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able action affection appear attention authority believe body Book cause character Christian Church common conduct consider course death desire duties evil experience fact fear feel friends give habits hand happiness heart History honor hope human importance interest JOHNSON judgement kind knowlege labor less Letter live look Lord lose man's mankind matter means Medical mind moral nature necessary never objects observed opinions particular pass passions perhaps persons Physician pleasure poor possessed practice present principle Profession Quarterly Review reason Religion require rest rule Saturday Review Science sense Sermons society soul spirit stand success suffer sure taken things thou thought true truth virtue whole wish write young youth
Page 169 - All things are full of labour ; man cannot utter it : the eye is not satisfied with seeing, nor the ear filled with hearing.
Page 133 - And he gave it for his opinion, that whoever could make two ears of corn, or two blades of grass to grow upon a spot of ground where only one grew before, would deserve better of mankind, and do more essential service to his country than the whole race of politicians put together.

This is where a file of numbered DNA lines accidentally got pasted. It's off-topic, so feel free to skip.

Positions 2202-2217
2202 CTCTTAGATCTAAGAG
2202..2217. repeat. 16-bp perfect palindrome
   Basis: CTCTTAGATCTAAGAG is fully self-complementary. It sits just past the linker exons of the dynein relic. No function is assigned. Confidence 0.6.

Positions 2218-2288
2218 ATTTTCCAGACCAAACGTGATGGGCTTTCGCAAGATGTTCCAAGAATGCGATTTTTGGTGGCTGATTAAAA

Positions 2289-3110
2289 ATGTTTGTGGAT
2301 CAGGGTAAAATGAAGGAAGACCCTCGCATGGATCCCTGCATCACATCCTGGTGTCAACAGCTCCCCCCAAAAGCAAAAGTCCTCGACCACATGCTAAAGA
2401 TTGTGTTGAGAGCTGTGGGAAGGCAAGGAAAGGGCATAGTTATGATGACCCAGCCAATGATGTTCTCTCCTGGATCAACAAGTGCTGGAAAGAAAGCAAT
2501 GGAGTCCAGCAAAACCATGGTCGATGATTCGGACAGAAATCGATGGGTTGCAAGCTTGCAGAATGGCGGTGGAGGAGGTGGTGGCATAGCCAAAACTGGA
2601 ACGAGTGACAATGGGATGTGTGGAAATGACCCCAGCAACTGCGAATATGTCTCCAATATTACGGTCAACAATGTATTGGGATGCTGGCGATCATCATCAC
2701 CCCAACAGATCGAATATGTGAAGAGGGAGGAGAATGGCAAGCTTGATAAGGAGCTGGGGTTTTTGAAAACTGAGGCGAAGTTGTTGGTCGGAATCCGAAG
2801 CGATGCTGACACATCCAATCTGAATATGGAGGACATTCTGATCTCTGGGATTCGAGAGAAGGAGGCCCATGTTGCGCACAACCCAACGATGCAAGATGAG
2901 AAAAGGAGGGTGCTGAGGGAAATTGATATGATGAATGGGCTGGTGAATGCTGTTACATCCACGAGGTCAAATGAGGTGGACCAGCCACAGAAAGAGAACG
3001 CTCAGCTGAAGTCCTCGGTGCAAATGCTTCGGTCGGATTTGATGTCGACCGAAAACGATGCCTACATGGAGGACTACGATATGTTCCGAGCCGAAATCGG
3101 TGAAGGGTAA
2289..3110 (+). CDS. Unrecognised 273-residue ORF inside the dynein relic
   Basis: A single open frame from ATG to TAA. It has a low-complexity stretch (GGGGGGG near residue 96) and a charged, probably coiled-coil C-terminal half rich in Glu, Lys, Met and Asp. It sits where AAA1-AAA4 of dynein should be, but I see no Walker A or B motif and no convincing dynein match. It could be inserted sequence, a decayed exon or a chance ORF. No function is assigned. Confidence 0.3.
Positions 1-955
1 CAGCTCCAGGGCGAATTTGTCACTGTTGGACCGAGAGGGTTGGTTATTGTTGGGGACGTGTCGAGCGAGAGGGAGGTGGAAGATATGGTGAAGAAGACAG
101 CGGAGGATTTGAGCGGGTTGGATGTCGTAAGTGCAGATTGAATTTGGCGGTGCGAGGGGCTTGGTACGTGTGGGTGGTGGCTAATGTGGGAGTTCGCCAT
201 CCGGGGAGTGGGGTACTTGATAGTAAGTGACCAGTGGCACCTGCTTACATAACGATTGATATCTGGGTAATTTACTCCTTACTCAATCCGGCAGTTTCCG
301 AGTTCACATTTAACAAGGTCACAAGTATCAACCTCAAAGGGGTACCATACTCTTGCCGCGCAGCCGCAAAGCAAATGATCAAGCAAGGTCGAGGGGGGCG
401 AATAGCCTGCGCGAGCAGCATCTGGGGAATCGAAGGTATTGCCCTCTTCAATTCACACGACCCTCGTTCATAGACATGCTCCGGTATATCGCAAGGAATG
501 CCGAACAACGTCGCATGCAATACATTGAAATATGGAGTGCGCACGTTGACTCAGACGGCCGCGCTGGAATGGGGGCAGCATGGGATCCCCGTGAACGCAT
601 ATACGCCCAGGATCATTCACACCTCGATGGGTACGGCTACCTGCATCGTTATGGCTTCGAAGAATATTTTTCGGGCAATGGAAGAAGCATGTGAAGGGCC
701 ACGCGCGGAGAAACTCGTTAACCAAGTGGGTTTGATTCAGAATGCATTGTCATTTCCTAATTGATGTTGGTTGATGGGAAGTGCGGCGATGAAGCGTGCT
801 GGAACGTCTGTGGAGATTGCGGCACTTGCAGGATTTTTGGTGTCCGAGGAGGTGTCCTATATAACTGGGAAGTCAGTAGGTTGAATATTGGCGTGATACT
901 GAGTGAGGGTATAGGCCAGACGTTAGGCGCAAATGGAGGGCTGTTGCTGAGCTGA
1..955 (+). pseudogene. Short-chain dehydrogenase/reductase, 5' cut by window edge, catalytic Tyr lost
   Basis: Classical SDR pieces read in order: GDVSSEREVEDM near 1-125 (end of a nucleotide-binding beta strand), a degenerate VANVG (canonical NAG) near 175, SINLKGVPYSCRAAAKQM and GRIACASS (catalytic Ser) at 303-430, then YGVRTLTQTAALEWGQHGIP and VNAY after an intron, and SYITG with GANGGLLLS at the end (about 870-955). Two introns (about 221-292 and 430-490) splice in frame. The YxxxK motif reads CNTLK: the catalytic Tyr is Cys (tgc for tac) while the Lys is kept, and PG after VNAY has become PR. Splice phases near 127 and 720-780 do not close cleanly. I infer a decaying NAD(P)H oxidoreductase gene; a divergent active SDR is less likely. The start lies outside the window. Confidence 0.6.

Page 96 - Give thy thoughts no tongue, Nor any unproportion'd thought his act. Be thou familiar, but by no means vulgar. The friends thou hast, and their adoption tried, Grapple them to thy soul with hooks of steel; But do not dull thy palm with entertainment Of each new-hatch'd, unfledg'd, comrade.
Page 97 - Neither a borrower nor a lender be ; For loan oft loses both itself and friend, And borrowing dulls the edge of husbandry. This above all : to thine own self be true, And it must follow, as the night the day, Thou canst not then be false to any man.
Page 97 - Beware Of entrance to a quarrel; but, being in, Bear it, that the opposer may beware of thee. Give every man thine ear, but few thy voice: Take each man's censure, but reserve thy judgment.
Page 105 - A MAN'S first care should be to avoid the reproaches of his own heart ; his next, to escape the censures of the world. If the last interferes with the former, it ought to be entirely neglected ; but otherwise there cannot be a greater satisfaction to an honest mind, than to see those approbations which it gives itself seconded by the applauses of the public.